onsdag den 5. maj 2010

The 200 best players in the world: 116 -110

Aaaaaaaaaaaaaaaaaaaaaaaaaaaaaaaaaaaah and I had such a good run going, maybe even good enough to finish before the World Cup, then things not entirely inexplicable came to a halt and now I'm way late. I just can't give up though!

Must keep going...


Anyway don't call it a comeback, but here is another cool entry:

Introduction to the list

The list:

New order

200: Alberto Zapater - Genoa - Spain
199: Nikola Zigic - Valencia - Serbia
198: Sergio Ramos - Real Madrid - Spain
197: Lucio - Inter - Brazil
196: John Obi Mikel - Chelsea - Nigeria
195: Sergio Busquets - Barcelona - Spain
194: Philippe Mexes - Roma -France
193: Anatolij Tymoshchuk - Bayern München - Ukraine
192: Theo Walcott - Arsenal - England
191: Aaron Ramsey - Arsenal - Wales
190: Pepe - Real Madrid - Portugal
189: Sergei Semak - Rubin Kazan - Russia
188: Alberto Aquilani - Liverpool - Italy
187: Clarence Seedorf - Milan - Holland
186: Diego Capel - Sevilla - Spain
185: Yossi Benayoun - Liverpool - Israel
184: Riccardo Montolivo - Fiorentina - Italy
183: Kolo Toure - Manchester City -Côte d'Ivoire
182: Yuri Zhirkov - Chelsea - Russia
181: Martin Demichelis - Bayern Munich - Argentina
180: Marouane Fellaini - Everton - Belgium
179: Cristian Zapata - Udinese - Colombia
178: Tim Cahill - Everton - Australia
177: Paul Scholes - Manchester United - England
176: Arda Turan - Galatasaray - Turkey
175: Ezequiel Lavezzi - Napoli - Argentina
174: Klaas Jan Huntelaar - AC Milan - The Netherlands
173: William Gallas - Arsenal - France
172: Shaun Wright Phillips - Manchester City - England
171: Pavel Pogrebnyak - VBF Stuttgart - Russia
170: Darijo Srna - Shakhtar Donetsk - Croatia
169: Bojan Krkic and Pedro - Barcelona - Spain
168: Ronaldinho - AC Milan - Brazil
167: Tranquillo Barnetta - Bayer Leverkusen - Switzerland
166: Stiliyan Petrov - Aston Villa - Bulgaria
165: Amauri - Juventus - Brazil
164: Dirk Kuyt - Liverpool - The Netherlands
163: Bruno Alves - FC Porto - Portugal
162: Lorik Cana - Sunderland - Albania
161: Carlton Cole - West Ham - England
160: Lukas Podolski - FC Köln - Germany
159: Felipe Melo - Juventus - Brazil
158: Craig Bellamy - Manchester City - Wales
157: Simon Kjaer and Daniel Agger - Palermo and Liverpool - Denmark
156: Alessandro Nesta -Milan-Italy
155: Aly Cissokho - Lyon -France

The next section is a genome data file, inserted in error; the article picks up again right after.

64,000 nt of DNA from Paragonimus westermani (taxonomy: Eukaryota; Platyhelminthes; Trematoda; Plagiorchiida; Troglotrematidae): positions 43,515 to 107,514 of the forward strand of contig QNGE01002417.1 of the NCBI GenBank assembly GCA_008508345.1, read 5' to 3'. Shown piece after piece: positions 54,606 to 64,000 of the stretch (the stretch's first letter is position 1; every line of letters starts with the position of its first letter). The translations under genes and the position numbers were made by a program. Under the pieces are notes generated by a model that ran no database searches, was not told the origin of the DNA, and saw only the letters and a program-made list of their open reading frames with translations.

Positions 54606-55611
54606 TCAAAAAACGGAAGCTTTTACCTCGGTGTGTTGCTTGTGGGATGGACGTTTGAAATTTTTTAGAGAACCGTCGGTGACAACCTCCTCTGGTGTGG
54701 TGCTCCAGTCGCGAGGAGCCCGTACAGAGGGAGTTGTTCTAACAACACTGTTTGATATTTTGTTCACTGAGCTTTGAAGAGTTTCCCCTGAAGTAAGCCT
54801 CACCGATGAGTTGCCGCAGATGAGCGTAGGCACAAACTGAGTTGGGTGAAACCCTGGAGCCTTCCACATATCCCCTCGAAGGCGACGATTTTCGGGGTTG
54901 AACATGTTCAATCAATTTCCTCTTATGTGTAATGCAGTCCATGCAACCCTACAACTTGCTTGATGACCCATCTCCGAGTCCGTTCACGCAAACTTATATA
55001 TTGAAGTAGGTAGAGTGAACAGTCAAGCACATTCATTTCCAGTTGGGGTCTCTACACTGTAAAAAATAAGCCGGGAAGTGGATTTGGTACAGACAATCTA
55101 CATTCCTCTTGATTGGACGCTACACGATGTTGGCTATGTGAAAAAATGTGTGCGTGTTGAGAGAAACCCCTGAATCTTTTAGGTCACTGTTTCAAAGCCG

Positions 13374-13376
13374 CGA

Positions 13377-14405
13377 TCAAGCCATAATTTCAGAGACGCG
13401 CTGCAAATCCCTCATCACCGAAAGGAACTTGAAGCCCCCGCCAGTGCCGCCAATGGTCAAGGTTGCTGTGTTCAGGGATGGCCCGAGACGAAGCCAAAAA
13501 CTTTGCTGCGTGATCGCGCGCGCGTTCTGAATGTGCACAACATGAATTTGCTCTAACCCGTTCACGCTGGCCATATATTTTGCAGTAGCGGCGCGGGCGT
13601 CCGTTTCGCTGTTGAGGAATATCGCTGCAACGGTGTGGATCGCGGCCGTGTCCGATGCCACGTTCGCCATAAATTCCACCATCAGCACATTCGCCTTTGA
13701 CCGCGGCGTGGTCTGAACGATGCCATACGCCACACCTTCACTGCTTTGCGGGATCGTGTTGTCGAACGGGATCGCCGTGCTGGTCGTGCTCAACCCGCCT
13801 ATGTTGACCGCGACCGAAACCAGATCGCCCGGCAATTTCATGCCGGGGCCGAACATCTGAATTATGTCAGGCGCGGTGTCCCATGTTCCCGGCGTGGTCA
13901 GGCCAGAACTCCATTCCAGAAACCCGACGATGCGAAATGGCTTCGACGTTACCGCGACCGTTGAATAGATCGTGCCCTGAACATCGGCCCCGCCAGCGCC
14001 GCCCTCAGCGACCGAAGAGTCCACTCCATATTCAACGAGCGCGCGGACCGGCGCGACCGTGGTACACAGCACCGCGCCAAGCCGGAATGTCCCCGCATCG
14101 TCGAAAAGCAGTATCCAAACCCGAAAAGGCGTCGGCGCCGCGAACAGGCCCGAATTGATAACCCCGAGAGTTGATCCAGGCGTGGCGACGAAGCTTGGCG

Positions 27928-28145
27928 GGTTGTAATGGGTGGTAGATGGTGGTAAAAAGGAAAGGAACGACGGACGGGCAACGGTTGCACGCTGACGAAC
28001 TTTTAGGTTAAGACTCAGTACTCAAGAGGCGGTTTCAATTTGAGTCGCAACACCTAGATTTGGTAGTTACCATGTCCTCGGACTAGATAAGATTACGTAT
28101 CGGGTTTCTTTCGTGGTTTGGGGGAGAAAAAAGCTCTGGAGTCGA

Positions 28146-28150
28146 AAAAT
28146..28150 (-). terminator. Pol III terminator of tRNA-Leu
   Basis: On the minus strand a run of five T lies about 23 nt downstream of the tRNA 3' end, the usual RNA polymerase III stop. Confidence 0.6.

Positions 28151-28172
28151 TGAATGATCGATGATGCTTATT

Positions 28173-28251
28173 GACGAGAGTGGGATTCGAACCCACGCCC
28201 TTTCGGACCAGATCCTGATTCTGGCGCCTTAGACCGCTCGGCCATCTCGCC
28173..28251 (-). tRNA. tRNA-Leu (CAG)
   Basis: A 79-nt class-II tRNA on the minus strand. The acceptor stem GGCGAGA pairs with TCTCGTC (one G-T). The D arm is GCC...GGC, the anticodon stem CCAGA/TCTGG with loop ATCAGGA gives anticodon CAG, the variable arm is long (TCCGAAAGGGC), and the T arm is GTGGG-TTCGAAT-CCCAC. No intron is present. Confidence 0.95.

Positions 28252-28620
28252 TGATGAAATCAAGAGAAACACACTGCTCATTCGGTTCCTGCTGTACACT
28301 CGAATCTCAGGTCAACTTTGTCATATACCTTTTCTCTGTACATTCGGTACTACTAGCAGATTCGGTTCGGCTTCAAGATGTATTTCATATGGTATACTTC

154: Walter Samuel - Inter - Argentina
153: Diego Lugano - Fenerbahce - Uruguay
152: Mauro Zarate - Lazio - Argentina
151: Sebastian Giovinco - Juventus and Luca Cigarini - Napoli - Italy
150: Taye Taiwo - Marseille - Nigeria, Rod Fanni - Rennes and Benoit Tremoulinas - Bordeaux - France
149: Domenico Criscito - Genoa - Italy
148: Fernando Llorente - Atletic Bilbao - Spain
147: Juan Roman Riquelme, Juan Sebastian Veron, Lucho Gonzalez, Pablo Aimar and Javier Pastore - Boca Juniors, Estudiantes, Marseille, Benfica and Palermo - Argentina
146: Alexis Sanchez - Udinese - Chile
145: Tom Huddlestone - Tottenham - England
144: Gerard Pique - Barcelona - Spain
143: Raul Meireles, Porto - Joao Moutinho - Miguel Veloso, Sporting Lissabon - Portugal
142: Bacary Sagna - Arsenal - France
141: Eljero Elia - Hamburger SV - Netherlands
140: Marko Marin - Werder Bremen - Germany
139: Giuseppe Rossi - Villarreal - Italy
138: Raul - Real Madrid-Spain and Ruud Van Nistelrooy - Hamburger SV-Netherlands
137: Konstantin Zyryanov - Zenit Saint Petersburg - Russia
136: Simon Rolfes - Bayern Leverkusen - Germany
135: Ze Roberto - Hamburger SV - Brazil
134 - 129
134: Mauro Camoranesi - Juventus - Italy
133: Simone Perrotta - Roma - Italy
132: Marcelo - Real Madrid - Brazil
131: Christian Chivu - Inter - Romania
130: Simäo - Atletico Madrid - Portugal
129: Marcell Jansen - Hamburger SV - Germany
128 - 122
128: Hatem Ben Arfa - Marseille - France and Goran Pandev - Inter - Macedonia
127: Rafael Marquez - Barcelona - Mexico
126: Nigel De Jong - Manchester City - Netherlands
125: Grafite - Wolfsburg - Brazil
124: Pablo Hernandez - Valencia - Spain
123: Daniel Guiza - Fenerbahce - Spain
122: Ramires - Benfica - Brazil
121: Mohamed Sissoko - Juventus - Mali
120: Dejan Stankovic - Inter - Serbia
119: Stefan Kiessling - Bayer Leverkusen - Germany